‘Knowledge management’ is the strategic business process of managing the intangible intellectual capital, or assets, of the organisation to continuously improve effectiveness. Knowledge is the currency of a successful business: it is the power needed to innovate, and it should be actively managed and shared.

The process of knowledge management within an organisation involves identifying and evaluating the critical knowledge areas; capturing and representing the knowledge, including ideas and lessons learned; and sharing and transferring the knowledge to the right people via alternative physical and virtual methods. Most importantly, knowledge management involves applying the knowledge that is shared in decision-making and collaboration to improve the future of the business.

In flexible workplaces, with reduced employee visibility and fewer familiar interactions, there is an even greater need to manage knowledge and promote deeper knowledge sharing. The notion of sharing is actually fundamental to flexible working approaches such as Activity-Based Working (ABW). The physical and virtual environments in which we work have a direct impact on the way that we share and develop knowledge. For instance, the physical proximity between employees will influence how often they communicate with each other, and the types of relationships they develop will, in turn, influence the quantity and quality of their communications.

Many factors influence knowledge sharing, including:

_Individual factors influencing the motivation for sharing (e.g. perceptions of trust and power, and competencies in communication, collaboration and socialising)
_Organisational factors influencing the value of sharing (e.g. leadership styles, performance appraisal systems and sharing opportunities in team processes and procedures)
_Information and communication technological factors influencing the ease of sharing (e.g. appropriate tools and resources, and the development of skills through training)

Knowledge sharing is not limited to sharing documents; it means enabling people to share knowledge within a sharing culture, as opposed to a knowledge hoarding culture. A sharing organisational culture motivates its people to be open and share knowledge, whereas a hoarding culture is siloed with people hoarding knowledge for power, status and relevance. To transition people into a knowledge sharing culture, companies need to motivate them to positively participate in knowledge sharing: changing the way that they think, feel and behave every day. The culture needs to reinforce and celebrate the knowledge related successes and achievements at a collective team level (balanced with recognising the contribution of the individual). The perception that the individual achieves success if the team/group unit achieves success needs to be constantly reinforced.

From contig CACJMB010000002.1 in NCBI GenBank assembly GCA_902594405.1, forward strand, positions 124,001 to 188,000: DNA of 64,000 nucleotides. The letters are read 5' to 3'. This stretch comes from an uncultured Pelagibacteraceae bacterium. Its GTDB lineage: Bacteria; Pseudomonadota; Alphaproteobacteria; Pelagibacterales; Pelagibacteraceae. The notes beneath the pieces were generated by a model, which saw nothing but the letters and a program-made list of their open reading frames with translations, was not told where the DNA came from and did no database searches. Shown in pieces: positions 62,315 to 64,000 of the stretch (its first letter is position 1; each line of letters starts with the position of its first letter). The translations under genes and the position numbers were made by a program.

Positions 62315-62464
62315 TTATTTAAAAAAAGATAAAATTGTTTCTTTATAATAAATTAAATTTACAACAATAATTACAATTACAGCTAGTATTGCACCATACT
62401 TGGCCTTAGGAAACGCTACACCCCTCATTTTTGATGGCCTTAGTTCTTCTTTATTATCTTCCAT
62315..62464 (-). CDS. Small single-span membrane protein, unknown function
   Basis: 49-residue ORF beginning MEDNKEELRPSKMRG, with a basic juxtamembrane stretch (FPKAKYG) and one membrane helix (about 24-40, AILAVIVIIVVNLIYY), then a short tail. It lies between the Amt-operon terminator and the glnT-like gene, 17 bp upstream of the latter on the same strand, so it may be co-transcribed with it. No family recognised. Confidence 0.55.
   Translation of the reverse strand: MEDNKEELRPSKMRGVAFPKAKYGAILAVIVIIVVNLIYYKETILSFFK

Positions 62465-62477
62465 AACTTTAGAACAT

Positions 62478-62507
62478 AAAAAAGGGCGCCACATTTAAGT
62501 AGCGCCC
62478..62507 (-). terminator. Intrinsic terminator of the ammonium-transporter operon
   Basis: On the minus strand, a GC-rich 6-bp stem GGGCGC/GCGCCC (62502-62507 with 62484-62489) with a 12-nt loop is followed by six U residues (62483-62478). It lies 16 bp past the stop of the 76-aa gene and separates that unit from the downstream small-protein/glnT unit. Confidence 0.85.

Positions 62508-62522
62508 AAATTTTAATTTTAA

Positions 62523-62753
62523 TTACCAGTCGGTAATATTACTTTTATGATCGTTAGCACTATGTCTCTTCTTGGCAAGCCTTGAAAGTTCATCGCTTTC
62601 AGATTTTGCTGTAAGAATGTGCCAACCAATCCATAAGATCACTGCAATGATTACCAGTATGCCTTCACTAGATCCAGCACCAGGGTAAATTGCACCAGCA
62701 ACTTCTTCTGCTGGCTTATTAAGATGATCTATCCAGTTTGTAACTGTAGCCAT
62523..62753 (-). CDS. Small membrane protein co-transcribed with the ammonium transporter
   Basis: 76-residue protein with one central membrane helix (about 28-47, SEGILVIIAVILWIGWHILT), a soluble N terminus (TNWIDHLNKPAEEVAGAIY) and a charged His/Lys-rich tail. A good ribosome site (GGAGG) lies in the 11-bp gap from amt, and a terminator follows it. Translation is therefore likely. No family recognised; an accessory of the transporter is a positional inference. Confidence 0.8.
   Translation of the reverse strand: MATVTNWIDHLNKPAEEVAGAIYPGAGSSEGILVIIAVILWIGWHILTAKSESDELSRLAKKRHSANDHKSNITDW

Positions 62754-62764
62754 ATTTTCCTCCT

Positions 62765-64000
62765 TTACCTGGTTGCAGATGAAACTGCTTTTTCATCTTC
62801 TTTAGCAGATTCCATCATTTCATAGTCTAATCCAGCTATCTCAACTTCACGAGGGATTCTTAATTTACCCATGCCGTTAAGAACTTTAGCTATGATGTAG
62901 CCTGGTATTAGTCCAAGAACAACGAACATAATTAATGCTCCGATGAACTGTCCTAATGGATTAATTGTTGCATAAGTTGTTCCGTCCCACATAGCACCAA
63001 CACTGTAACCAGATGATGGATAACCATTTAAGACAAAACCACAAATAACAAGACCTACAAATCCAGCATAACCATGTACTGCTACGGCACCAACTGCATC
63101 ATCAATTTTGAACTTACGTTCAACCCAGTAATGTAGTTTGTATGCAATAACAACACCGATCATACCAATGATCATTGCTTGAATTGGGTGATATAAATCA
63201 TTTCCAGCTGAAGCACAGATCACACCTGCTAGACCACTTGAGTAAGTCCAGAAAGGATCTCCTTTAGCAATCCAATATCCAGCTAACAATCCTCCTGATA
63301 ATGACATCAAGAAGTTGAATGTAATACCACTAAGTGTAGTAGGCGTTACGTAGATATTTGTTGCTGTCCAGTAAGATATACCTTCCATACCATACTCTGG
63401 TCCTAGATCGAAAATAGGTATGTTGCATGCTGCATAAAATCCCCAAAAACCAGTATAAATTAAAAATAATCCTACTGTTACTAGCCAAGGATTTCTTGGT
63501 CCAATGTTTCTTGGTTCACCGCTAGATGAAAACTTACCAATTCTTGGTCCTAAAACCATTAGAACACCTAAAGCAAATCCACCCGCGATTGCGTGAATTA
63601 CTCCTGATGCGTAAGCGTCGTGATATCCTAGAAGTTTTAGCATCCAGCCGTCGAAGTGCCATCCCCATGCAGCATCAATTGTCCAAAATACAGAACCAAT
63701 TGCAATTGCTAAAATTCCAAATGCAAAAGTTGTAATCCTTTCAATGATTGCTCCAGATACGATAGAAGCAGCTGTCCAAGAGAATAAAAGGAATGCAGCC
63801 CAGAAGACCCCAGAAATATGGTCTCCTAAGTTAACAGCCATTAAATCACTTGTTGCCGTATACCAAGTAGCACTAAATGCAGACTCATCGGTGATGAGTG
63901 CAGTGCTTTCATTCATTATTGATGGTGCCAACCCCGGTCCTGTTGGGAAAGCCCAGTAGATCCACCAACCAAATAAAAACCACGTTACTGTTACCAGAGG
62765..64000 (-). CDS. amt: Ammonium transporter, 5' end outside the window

In summary, organisations need to motivate their people to share knowledge to improve effectiveness. This is particularly relevant in flexible workplaces that only work when people share cohesively. It is important to recognise that before people will share knowledge, they need to be motivated to do so.

For companies aiming to improve the effectiveness of their workplaces (traditional or flexible), here are some hints on promoting knowledge sharing:

_There is a social component to knowledge sharing. Instinctively, humans are social creatures and need to feel like they belong to a group, through some type of connection, before they ‘trust’ others enough to share something with them
_People need to see the benefit of knowledge sharing – a purpose such as meeting an official objective or helping a team member they care about
_People need to feel like they are gaining something from sharing, such as mastering a competency and learning, or benefits related to collaboration
_People need to feel like they have the autonomy to knowledge share, and the skills to do so
_Leaders have a role to play in promoting knowledge sharing between team members by creating an environment where sharing is supported through connections and even formal policies and procedures
_Knowledge sharing should be reinforced through key performance indicators that acknowledge the improved quality of employee and business outcomes with knowledge sharing

Keti Malkoski, Schiavello Workplace Research Psychologist
Follow Keti on twitter @kmalkoski